1. Reducing the maternal mortality ratio by three-quarters between 1990 and 2015.
  2. Achieving universal access to reproductive health by 2015.

At a more local level, the South African government has also acknowledged adolescent pregnancy as an issue undermining women’s reproductive health. The government’s Teenage Pregnancy in South Africa is a set of policy guidelines focusing specifically on school-going learners. These guidelines highlight the negative impact of adolescent pregnancy on increasing maternal deaths, and emphasise the need for active involvement of all stakeholders as crucial to addressing this issue.

How we address adolescent pregnancy in our programmes

AGF has established a collaborative working partnership with scholars at Rhodes University and community participants to implement the Positive Health Programme in the Glenmore and Ndwayana areas of the Eastern Cape. This initiative is created to engender a sense of ownership and meaningful connection amongst residents of these communities. Initial consultation with community stakeholders highlighted the high number of adolescent pregnancies and the need to raise awareness of its associated health risks. We then collaboratively designed an educational intervention to address this concern, and introduced it into the next phase of an existing community project. The resulting Positive Health Champions initiative is now being well received because it was appropriately tailored for the audience and was designed in consultation with key community stakeholders. This programme would not have been started if the researchers and programme managers did not first consult with community stakeholders to assess the needs and pressing issues facing people in these areas.

Wider implications and conclusions
AGF’s experience is that incorporating adolescent health education initiatives into existing social programmes can have a meaningful impact on the health and wellbeing of the community, but can also positively influence other health and development initiatives. We also want to emphasise that as long as health policies, researchers, and institutions focus on a unidirectional approach of policy and decision-making, a gap between theory and practice will continue to exist. Increasing efforts towards community involvement in processes that shape research and interventions – through partnerships between academics, health services, and community-based organisations – is one effective way of addressing this gap.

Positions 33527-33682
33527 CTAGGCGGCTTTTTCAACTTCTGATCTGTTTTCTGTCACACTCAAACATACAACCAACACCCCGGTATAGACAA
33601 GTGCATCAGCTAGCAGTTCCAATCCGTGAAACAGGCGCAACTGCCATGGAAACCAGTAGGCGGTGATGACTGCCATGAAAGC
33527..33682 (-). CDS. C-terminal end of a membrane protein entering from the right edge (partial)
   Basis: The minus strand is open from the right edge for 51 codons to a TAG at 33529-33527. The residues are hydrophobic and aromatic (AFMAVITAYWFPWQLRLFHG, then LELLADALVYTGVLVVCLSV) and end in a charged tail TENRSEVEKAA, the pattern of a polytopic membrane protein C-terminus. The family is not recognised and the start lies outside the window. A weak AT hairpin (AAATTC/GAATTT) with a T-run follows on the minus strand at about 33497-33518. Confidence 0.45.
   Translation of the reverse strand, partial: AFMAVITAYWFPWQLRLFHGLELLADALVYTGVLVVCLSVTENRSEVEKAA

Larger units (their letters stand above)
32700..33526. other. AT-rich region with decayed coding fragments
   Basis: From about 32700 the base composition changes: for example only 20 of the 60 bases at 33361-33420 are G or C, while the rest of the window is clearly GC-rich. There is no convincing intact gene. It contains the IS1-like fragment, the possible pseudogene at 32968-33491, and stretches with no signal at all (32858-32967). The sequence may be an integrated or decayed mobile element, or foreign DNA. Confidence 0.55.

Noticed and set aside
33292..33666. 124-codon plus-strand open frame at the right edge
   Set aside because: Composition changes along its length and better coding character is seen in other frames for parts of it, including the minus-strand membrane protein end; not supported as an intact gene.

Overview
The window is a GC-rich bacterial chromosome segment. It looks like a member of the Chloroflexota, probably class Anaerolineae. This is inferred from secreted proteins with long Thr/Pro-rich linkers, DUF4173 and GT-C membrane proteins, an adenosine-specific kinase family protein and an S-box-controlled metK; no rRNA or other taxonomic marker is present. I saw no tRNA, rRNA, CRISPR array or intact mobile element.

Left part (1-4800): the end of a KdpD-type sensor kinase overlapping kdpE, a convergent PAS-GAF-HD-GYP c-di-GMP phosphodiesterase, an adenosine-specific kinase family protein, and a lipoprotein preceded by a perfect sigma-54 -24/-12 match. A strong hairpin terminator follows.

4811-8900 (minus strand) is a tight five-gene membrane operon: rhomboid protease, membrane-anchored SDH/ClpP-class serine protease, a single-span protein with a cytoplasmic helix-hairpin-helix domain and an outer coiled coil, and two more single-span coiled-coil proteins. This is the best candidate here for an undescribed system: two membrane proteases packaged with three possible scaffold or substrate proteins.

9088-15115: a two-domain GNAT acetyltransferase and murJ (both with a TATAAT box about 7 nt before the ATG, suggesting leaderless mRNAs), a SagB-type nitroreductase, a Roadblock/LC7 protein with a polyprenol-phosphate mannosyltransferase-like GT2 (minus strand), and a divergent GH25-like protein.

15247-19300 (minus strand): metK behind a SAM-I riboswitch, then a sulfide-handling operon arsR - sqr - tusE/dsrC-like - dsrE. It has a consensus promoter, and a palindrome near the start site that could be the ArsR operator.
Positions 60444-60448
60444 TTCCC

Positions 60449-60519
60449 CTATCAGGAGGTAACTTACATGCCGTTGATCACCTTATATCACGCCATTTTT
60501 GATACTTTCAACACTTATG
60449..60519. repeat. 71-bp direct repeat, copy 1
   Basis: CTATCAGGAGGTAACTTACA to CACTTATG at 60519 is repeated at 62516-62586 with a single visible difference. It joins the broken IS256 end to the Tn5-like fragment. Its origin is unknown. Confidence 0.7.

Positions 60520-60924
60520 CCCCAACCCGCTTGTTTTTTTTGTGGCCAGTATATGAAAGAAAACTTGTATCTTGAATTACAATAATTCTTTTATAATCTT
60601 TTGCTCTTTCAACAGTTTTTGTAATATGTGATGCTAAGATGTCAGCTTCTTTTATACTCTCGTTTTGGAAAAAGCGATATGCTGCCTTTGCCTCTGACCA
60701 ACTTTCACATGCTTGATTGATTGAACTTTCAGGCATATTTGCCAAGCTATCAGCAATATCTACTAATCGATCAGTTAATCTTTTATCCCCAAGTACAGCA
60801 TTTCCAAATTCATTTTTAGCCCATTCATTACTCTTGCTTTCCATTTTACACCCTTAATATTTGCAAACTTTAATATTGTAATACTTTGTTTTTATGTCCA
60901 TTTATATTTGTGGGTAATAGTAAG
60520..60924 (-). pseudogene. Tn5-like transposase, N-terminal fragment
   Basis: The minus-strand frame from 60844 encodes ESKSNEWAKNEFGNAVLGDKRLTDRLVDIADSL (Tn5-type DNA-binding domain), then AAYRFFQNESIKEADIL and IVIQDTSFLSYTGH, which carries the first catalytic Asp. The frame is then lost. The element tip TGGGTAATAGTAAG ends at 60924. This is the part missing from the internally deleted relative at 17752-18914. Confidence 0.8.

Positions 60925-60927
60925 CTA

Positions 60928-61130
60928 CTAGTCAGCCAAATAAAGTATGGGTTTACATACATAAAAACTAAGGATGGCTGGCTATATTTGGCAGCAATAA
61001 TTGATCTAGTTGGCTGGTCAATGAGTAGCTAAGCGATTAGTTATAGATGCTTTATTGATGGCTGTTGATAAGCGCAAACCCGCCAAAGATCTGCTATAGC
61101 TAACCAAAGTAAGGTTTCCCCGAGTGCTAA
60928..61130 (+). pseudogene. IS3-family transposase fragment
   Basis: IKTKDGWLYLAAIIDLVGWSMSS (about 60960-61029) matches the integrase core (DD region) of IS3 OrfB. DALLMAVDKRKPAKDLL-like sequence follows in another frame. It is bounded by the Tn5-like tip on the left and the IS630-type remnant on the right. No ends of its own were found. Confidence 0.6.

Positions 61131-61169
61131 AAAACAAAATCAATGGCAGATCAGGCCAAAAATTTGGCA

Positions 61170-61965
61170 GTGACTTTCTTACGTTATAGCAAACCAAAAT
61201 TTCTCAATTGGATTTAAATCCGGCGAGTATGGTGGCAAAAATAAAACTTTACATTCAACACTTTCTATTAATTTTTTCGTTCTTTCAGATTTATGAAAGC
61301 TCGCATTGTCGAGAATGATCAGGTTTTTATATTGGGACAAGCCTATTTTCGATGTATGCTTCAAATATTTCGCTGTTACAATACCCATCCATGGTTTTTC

In the future we plan to focus on the sustainability of this educational programme and preventing adolescent pregnancy by incorporating it into our existing Positive Health Programme. The wider dissemination of information will involve training AGF Positive Health Champions to include the topic of maternal health into their training activities. Furthermore, monitoring and evaluation indicators will be developed for continual assessment and tracking of the project.

 

Co-written by the Angus Gillis Foundation and Amanda Tatenda Siruma (MSc student, Pharmacy Dept. Rhodes University)

Angus Gillis Foundation


PO Box 448GrahamstownGrahamstownEastern CapeSouth Africa


 046 6227896


In Short

Adolescent pregnancy puts young mothers and infants at risk, and perpetuates chronic poverty. In this learning brief the Angus Gillis Foundation hopes to raise awareness of this issue so that other organizations may better tailor their initiatives to account for the special needs of young women and their children.